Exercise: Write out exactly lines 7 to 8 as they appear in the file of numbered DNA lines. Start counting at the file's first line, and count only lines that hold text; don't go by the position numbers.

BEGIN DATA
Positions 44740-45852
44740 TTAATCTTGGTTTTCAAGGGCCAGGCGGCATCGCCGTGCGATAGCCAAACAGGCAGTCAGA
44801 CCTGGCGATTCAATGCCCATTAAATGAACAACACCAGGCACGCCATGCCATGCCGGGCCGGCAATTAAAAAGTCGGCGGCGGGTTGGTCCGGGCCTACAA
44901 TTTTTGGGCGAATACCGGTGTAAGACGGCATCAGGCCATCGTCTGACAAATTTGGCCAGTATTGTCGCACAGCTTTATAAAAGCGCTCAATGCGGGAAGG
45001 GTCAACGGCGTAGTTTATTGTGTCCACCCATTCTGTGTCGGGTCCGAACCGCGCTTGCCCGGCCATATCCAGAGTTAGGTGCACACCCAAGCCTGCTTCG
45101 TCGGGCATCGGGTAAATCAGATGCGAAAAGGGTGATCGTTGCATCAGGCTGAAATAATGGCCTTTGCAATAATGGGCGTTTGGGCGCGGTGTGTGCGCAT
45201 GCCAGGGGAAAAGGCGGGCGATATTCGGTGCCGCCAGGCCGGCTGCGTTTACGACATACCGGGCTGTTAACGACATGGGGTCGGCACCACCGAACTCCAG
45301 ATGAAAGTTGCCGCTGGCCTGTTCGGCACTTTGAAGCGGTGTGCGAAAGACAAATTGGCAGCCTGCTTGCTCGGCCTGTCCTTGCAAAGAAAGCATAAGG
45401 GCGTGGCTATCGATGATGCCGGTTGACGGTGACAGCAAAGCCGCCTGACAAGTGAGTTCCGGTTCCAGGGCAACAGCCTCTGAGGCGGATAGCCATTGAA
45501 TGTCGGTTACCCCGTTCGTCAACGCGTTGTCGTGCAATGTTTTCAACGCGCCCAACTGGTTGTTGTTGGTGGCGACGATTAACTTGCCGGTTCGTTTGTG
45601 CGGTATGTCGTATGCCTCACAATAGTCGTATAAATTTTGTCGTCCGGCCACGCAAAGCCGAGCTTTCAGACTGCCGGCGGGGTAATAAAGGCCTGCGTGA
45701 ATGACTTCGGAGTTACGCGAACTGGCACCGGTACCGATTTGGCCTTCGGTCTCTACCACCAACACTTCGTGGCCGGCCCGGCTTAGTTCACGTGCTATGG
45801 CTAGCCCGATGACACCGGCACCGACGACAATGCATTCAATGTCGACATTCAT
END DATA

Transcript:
45201 GCCAGGGGAAAAGGCGGGCGATATTCGGTGCCGCCAGGCCGGCTGCGTTTACGACATACCGGGCTGTTAACGACATGGGGTCGGCACCACCGAACTCCAG
45301 ATGAAAGTTGCCGCTGGCCTGTTCGGCACTTTGAAGCGGTGTGCGAAAGACAAATTGGCAGCCTGCTTGCTCGGCCTGTCCTTGCAAAGAAAGCATAAGG